"I was able to supply the office with a number of choices and, in doing so, helped establish our credibility. The success of our department hinges on creating a reputation for good service."

For Pastor, one of the rewards of establishing such a reputation is being able to bring additional meeting planners on board. In candidates, he seeks experience and the ability to thrive in McKinsey's intellectual environment. "This is a firm comprised of very bright people, where consultants are drawn from the top graduate schools," says Pastor. "Whomever I hire must feel comfortable here. If we're going to be a good resource for the company, then we have to have a good understanding of the culture."

Pacific Life Insurance Co.
When assistant vice president Jaimee Niles was brought in to head the meetings and recognition department at Pacific Life Insurance Co., the department consisted of Niles and an administrative assistant. Six years later, Niles oversees a team of seven meeting planners who handle educational symposia and incentive programs as well as a wide range of business meetings for the company.

To some degree, the growth of Pacific Life's meetings department can be attributed to the growth experienced by the entire company, now one of the country's largest providers of insurance and financial management services. The company employs about 800 people at its headquarters and branch offices but relies on a large, growing national network of independent brokers to sell its products and services. "Virtually every department has grown rapidly during the past five years," says Niles. "And the number of meetings we do is increasing by at least 15 percent each year."

But another driver for the expansion of the meetings department has been Niles' determination to build a staff that is involved with the content of meetings and understands their relationship to company goals.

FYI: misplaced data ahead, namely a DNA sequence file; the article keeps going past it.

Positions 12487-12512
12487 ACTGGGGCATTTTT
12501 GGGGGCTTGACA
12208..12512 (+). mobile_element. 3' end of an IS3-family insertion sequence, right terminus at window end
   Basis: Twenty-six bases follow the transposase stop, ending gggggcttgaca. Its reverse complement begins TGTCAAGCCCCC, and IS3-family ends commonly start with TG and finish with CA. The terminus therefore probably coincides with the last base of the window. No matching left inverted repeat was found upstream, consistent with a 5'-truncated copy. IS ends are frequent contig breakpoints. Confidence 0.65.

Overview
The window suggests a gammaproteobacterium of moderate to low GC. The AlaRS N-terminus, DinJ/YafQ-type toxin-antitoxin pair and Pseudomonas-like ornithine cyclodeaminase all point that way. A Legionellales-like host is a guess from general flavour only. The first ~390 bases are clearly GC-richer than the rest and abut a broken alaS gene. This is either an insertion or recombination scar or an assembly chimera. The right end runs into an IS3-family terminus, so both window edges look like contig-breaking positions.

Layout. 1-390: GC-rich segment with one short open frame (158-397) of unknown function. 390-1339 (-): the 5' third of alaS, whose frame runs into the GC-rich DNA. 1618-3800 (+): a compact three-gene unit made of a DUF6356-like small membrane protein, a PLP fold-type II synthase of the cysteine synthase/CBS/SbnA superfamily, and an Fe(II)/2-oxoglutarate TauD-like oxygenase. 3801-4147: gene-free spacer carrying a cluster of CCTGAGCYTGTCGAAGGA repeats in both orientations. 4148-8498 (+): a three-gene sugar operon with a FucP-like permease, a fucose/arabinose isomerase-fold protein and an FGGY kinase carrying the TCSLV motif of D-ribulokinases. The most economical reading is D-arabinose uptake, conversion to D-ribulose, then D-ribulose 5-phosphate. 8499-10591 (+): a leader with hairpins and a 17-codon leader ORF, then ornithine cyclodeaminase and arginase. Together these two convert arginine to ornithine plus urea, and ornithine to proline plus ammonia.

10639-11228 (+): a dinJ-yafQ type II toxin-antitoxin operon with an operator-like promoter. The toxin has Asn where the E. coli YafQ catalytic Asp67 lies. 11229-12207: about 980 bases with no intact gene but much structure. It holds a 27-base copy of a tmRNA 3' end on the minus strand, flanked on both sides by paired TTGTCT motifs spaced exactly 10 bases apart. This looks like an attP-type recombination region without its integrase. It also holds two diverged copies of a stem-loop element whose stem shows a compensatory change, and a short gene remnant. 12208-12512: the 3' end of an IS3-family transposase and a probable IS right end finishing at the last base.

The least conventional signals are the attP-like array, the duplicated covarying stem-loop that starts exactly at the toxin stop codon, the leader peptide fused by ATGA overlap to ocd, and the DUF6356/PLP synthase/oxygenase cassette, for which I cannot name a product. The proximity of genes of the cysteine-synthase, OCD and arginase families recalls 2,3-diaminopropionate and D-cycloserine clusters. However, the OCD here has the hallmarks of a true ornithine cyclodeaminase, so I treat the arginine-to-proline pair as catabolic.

"We've not just expanded the department but have upgraded the job requirements as well," she says. "We want to attract people who can see the big picture and aren't just concerned with logistics."

The result, says Niles, is a "team of high-level people who are truly meeting managers. They know our products, our services, what speakers to hire for each meeting. They know how to make the best use of their time." Each person in the department has a specialty, including two planners who handle business meetings and others who specialize in areas such as continuing education and incentives.

In building the department, Niles, whose 15 years with Pacific Life also have included jobs in areas such as client relations and training, has taken care to see that it does not operate in isolation. To stay in contact with the rest of the company, she created the operational executive group, a forum for middle managers to exchange information and share ideas on accomplishing business goals. "The more you can learn about other areas of the company and its business concepts, the better job you can do as a meeting planner," she says.

Chief among the meetings overseen by the department are an incentive meeting and an educational symposium, scheduled during alternate years, each of which is attended by more than 500 top sales producers. The incentive is a traditional rewards program held in a glamorous overseas location; the symposium gets down to business with sessions on new products, tax laws and other issues. Along with these, the department handles more than 50 smaller business meetings a year.